However, if you are married, you must be married for at least one year before becoming a foster parent. You do not need to own your own home, you may rent, but you must have a stable income. You must be in good physical and mental health. You must be able to provide a sufficient amount of beds and bedrooms for children. You will be submitted to an extensive criminal history search including fingerprint search for everyone who is an adult in the home. No household member can have a prior conviction of any type of sexual offense. You must have a working telephone and vehicle. You must be able to love, care for, and provide for the needs of foster children. You will absolutely need to go through foster parent training initially and annually. Fortunately, the Oklahoma Department of Human Services provides training for foster parents for free!
Foster Parent Training
The purpose of foster parent training is to ensure that foster families receive all of the proper information and knowledge needed to foster. Foster parent pre-service training is required and must be completed before becoming a foster parent. According to the Oklahoma Fosters site, this training will cover the following areas:
– “Protecting and nurturing the children who have been abused, emotionally maltreated, or neglected;
– “Methods to promote healthy development;
– “The importance of promoting safety for children who have experienced trauma;
– “Supporting relationships between children and their parents, siblings, and kin, as specified by DHS; and
– “Connecting children to safe, nurturing relationships and collaborating with DHS as a team member”
Additionally, each foster parent is required to complete 12 hours of training each year. This is called foster parent in-service training. For this training, there are many different resources available to complete this requirement that will enhance your overall quality of fostering. According to the Oklahoma Fosters site, here are several ideas of what type of training is available and counts towards this annual training.
– Workshops, conferences, and seminars
– Support groups
– Peer meetings and gatherings
– Parent skills training
– Independent study
– Videos and webinars, computer-based training, listening to podcasts
– Medical and developmental care skills training
Out of the thousands of children who are currently in DHS custody, there are 557 children currently waiting for forever homes. Fostering to adopt may be an amazing option for your family and a foster child in need. A child may need a permanent home and forever family under many different circumstances. Although the main goal of foster care is helping children and biological families successfully come back together, the circumstances may not always be conducive to that. A child may not be able to go back with their biological family, and the reasons are usually devastating. However, these are times when loving families can step up and provide that forever home for a child. With all of that being said, throughout your Oklahoma foster care journey, you may find yourself also exploring adoption. There are many tools and resources for you to help with adoption in Oklahoma and to understand the processes and regulations. I have included three links below that will better assist you with that information.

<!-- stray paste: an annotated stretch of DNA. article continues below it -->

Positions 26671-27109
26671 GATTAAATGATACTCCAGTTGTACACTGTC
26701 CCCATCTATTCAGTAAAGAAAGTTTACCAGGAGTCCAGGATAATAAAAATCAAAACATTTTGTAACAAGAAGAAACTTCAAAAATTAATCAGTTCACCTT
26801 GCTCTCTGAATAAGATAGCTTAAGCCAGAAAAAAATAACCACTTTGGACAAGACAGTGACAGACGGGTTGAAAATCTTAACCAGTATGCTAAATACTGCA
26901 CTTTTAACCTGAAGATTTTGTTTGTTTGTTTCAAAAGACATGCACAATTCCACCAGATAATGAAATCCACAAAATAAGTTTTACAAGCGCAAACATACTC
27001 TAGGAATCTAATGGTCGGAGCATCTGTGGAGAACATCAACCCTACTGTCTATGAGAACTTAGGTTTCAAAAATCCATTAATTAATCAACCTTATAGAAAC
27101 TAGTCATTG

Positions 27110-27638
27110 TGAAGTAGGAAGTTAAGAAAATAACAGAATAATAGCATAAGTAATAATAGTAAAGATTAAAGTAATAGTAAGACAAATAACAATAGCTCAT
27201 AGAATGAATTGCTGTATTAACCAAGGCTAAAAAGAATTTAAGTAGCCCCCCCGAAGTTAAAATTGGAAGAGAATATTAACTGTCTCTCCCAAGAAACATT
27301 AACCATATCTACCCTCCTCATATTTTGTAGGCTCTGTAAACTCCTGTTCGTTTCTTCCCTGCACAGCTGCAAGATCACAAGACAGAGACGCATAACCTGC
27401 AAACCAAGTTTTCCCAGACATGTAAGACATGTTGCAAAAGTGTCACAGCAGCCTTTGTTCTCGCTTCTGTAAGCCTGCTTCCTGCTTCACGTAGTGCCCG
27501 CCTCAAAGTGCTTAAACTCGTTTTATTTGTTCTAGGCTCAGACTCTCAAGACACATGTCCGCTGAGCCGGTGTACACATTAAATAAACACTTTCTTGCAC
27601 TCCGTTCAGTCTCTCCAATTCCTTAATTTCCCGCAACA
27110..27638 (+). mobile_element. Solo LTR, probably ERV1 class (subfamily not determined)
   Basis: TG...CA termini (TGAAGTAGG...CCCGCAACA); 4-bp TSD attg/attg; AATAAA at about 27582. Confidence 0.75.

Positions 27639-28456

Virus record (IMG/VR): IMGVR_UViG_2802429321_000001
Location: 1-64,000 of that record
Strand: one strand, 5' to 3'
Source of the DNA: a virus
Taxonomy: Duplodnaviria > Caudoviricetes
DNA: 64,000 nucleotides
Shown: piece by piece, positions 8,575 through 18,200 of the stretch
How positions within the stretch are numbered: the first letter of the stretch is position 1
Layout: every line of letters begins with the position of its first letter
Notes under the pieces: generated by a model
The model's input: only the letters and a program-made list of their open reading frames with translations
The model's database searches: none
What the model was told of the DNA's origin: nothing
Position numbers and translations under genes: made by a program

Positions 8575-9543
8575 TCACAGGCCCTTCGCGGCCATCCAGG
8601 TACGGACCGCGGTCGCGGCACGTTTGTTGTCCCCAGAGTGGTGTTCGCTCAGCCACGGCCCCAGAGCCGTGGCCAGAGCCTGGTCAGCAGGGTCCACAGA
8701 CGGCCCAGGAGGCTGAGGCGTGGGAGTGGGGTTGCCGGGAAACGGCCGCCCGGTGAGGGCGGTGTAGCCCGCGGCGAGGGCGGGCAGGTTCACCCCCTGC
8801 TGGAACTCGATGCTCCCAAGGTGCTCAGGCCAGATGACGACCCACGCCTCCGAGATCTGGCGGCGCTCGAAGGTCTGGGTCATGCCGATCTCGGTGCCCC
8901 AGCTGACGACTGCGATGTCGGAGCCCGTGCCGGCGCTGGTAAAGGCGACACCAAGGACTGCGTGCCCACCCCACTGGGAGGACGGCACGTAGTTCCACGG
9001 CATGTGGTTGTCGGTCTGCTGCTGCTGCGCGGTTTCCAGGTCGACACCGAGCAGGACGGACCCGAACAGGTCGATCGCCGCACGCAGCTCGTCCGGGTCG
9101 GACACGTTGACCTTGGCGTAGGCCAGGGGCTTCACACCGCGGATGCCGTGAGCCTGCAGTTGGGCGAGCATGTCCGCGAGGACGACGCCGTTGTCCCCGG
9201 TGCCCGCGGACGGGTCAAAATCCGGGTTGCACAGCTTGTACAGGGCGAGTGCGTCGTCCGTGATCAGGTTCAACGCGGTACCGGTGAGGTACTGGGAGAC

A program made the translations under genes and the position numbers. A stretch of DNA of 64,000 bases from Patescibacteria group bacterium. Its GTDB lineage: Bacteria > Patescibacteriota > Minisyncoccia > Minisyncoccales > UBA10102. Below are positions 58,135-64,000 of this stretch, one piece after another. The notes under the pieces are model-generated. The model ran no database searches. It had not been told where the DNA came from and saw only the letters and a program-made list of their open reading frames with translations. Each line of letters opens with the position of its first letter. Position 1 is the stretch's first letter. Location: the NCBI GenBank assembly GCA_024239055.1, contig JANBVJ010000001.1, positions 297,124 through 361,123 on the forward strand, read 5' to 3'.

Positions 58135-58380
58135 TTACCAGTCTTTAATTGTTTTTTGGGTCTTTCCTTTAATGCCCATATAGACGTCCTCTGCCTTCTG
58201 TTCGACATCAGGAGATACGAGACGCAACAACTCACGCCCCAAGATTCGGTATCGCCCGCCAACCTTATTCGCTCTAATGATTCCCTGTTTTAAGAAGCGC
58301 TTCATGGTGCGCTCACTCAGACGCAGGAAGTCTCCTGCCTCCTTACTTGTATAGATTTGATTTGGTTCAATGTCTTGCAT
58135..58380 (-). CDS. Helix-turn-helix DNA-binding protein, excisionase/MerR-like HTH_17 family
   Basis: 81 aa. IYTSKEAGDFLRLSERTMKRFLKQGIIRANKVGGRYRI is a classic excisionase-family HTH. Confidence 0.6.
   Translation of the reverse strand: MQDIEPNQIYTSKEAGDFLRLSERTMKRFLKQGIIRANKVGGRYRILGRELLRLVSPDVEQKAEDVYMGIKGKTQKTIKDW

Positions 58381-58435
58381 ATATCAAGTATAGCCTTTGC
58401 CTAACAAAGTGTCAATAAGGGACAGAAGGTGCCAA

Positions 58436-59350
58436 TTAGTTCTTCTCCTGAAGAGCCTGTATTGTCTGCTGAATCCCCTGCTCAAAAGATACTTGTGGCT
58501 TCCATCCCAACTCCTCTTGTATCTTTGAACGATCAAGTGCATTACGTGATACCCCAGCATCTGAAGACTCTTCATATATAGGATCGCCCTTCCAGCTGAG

Since adoption laws and processes are regulated by the state, adoption information needs to be state-specific. The links provided above are going to provide you with loads of information regarding adoption in Oklahoma with many different additional links that can further assist you. Also included is a forum that specifically focuses on adoption processes in Oklahoma. Here you will find many other people within the adoption community who have questions or answers or helpful resources for other adoption community members. These are great places to start if you are looking into fostering to adopt in the state of Oklahoma. Or if you would love to just increase your knowledge on the subject or become part of the adoption community, these are also great places to start. Foster care and adoption are both beautiful ways to provide for a child who needs a loving and caring atmosphere.
Do you feel there is a hole in your heart that can only be filled by a child? We’ve helped complete 32,000+ adoptions. We would love to help you through your adoption journey. Visit Adoption.org or call 1-800-ADOPT-98.